A registration class that becomes an option when the provincial government requests the assistance of CNO’s help by issuing Emergency Assignment Class memberships to qualified nurses.

Entitled to Practise with No Restrictions

The nurse is a current member of CNO, can practise nursing in Ontario, and has no terms, conditions and/or limitations on their practice.

Entitled to Practise with Voluntary Restrictions

The nurse is a current member of CNO, but has terms, conditions and/or limitations on their practice by voluntary agreement between the nurse and CNO. The restrictions appear in the nurse’s profile.

Entitled to Practise with Restrictions

The nurse is a current member of CNO, but has terms, conditions and/or limitations on their practice. These may be in place as a result of:

  1. Restrictions by committee
    A CNO statutory committee has ordered that terms, conditions and/or limitations appear on the nurse’s registration certificate.
  2. Restrictions by voluntary agreement
    The nurse’s practice is restricted by voluntary agreement between the nurse and CNO.
  3. Restrictions by class
    Terms, conditions and/or limitations on a registration certificate that are specific to a class of membership (e.g., Temporary Class).

The restrictions appear in the nurse’s profile.

Executive Committee

See Inquiries, Complaints and Reports Committee

Expired

A nurse’s certificate of registration is no longer valid and they are not entitled to practise or use the title “nurse” in Ontario. Expiration can result when a nurse fails to meet a condition of continuing membership, such as submitting a fee or providing information requested by CNO, or if they exceed the time limit of a specific class of membership (e.g., Temporary Class).

Extended Class

Registered Nurses in the Extended Class, or RN(EC)s, are also known as Nurse Practitioners (NPs). They have an expanded scope of practice and legislated authority to diagnose, order and interpret diagnostic tests, prescribe pharmaceuticals and perform procedures. NPs have specialty certificates (see Specialty Certificate).

Fitness to Practise (FTP) Committee

A CNO statutory committee that determines whether a nurse is suffering from a physical or mental condition or disorder that is affecting, or could affect, their practice. The committee can revoke or suspend a nurse’s certificate of registration, and/or have specific terms, conditions and/or limitations imposed on it.

Former Names

All previous names a nurse has used since the date of their initial registration with CNO.

General Class

The most common class of registration for nurses in Ontario.

Hospital Privileges

Authority that a hospital grants that allows an NP (who is not employed by a specific hospital) — to diagnose, prescribe for, or treat patients at that hospital.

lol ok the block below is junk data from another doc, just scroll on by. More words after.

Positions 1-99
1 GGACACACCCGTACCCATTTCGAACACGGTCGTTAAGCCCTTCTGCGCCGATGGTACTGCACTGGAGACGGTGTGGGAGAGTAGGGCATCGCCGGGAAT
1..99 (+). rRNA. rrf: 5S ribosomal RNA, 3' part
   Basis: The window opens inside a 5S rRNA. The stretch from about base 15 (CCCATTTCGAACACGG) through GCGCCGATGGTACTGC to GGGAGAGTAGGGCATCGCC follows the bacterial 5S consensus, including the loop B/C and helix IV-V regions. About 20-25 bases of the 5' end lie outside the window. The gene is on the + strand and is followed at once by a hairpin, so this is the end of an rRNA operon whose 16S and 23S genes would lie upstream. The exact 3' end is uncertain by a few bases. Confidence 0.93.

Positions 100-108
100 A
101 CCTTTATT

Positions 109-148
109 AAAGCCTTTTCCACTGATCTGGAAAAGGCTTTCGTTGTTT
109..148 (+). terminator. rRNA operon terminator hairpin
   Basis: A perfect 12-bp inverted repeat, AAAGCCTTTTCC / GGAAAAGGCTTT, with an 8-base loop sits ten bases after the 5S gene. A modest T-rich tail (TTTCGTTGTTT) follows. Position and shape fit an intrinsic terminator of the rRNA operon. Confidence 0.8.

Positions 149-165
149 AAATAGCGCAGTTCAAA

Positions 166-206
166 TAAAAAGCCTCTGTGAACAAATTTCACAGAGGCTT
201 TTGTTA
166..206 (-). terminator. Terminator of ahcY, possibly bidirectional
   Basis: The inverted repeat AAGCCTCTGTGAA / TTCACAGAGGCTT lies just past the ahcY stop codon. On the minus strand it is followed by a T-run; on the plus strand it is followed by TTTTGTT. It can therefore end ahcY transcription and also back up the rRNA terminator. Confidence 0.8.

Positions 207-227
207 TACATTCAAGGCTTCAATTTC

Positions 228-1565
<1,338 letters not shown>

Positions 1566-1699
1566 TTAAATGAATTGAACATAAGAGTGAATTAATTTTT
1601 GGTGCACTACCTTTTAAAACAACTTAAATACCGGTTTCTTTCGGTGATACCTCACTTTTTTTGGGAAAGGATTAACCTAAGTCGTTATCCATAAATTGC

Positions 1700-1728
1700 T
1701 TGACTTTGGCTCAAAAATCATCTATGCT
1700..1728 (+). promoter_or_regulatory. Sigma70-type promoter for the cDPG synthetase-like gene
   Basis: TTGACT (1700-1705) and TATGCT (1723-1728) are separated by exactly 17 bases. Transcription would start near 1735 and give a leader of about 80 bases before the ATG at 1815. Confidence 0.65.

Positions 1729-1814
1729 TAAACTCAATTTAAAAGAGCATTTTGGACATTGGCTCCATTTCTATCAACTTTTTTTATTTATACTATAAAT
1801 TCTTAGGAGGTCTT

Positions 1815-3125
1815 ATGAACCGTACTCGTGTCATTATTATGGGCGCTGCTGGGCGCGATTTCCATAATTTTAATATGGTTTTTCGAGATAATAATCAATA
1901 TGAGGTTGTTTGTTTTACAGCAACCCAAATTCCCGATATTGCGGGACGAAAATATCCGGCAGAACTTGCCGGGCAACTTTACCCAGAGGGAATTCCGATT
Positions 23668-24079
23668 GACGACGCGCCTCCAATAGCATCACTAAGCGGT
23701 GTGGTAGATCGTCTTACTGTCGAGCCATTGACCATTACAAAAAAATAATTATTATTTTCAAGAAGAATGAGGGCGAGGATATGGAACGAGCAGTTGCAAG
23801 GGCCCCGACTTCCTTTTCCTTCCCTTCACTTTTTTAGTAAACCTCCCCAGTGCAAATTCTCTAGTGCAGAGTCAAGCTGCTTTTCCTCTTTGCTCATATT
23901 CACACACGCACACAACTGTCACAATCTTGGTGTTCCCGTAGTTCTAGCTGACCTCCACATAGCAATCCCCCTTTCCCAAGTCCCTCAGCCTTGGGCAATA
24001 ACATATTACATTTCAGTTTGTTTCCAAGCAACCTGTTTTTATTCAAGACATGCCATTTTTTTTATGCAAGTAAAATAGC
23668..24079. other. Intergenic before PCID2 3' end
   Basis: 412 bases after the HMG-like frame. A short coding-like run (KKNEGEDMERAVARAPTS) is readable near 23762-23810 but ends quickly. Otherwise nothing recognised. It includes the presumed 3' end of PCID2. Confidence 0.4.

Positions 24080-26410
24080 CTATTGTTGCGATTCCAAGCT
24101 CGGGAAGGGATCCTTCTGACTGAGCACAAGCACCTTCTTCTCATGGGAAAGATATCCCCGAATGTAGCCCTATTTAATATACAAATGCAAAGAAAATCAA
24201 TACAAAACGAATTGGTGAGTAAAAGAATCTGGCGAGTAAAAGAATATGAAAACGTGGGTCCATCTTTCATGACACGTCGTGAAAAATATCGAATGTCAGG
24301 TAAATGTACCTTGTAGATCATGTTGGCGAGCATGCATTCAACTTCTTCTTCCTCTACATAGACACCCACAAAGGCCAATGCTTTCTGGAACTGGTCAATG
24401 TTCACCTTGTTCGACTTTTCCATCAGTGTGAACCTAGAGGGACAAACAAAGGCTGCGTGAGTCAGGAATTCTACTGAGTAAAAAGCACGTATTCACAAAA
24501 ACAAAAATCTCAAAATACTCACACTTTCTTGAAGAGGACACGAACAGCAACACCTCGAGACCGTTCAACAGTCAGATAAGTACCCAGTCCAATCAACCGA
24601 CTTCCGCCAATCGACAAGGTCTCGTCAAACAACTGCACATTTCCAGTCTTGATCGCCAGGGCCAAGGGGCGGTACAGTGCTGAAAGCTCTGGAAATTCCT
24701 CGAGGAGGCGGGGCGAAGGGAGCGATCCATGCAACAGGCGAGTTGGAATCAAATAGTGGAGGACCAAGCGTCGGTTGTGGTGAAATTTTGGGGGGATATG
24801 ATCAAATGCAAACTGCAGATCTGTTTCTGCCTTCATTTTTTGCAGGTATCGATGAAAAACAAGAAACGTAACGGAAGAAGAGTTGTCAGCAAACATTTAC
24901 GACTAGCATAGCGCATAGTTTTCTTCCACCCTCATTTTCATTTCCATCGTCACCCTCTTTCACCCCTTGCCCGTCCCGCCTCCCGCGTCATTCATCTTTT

Inquiries, Complaints and Reports Committee (ICRC)

A CNO statutory committee that consists of nurses and members of the public who screen matters about public complaints or reports. Since June 4, 2009, the ICRC has combined the functions of the Board of Inquiry and the Complaints Committee, with the screening function of the Executive Committee.

The ICRC reviews written materials and determines whether a hearing is required or if some other action would address the public interest. Depending on the matter under review, the ICRC considers the results of a health inquiry or misconduct investigation, or may accept a resolution that the nurse and complainant propose.

Member

An individual to whom CNO has issued a certificate of registration that is not currently revoked, rescinded, suspended, cancelled, voluntarily surrendered or resigned.

A member can use the title “nurse,” “Registered Nurse,” “Registered Practical Nurse,” and/or “Nurse Practitioner,” (or a variation, abbreviation or equivalent in another language) as appropriate. They are entitled to practise nursing in Ontario.

Non-Practising Class

A class of registration CNO offers to nurses who are not currently practising nursing, but who want to remain members of CNO.

Members in this class cannot practise nursing in Ontario.

Not Entitled to Practise

The nurse does not have the authority to practise nursing in Ontario. This classification may be in place for one of the following reasons:

  1. Not Entitled to Practise by committee
    A CNO statutory committee has ordered that the nurse’s certificate of registration be suspended or revoked, or ordered posting on the Register that the nurse is not entitled to practise.
  2. Not Entitled to Practise by voluntary agreement
    The nurse is not entitled to practise as a result of a voluntary agreement between the nurse and CNO.
  3. Not Entitled to Practise by class or status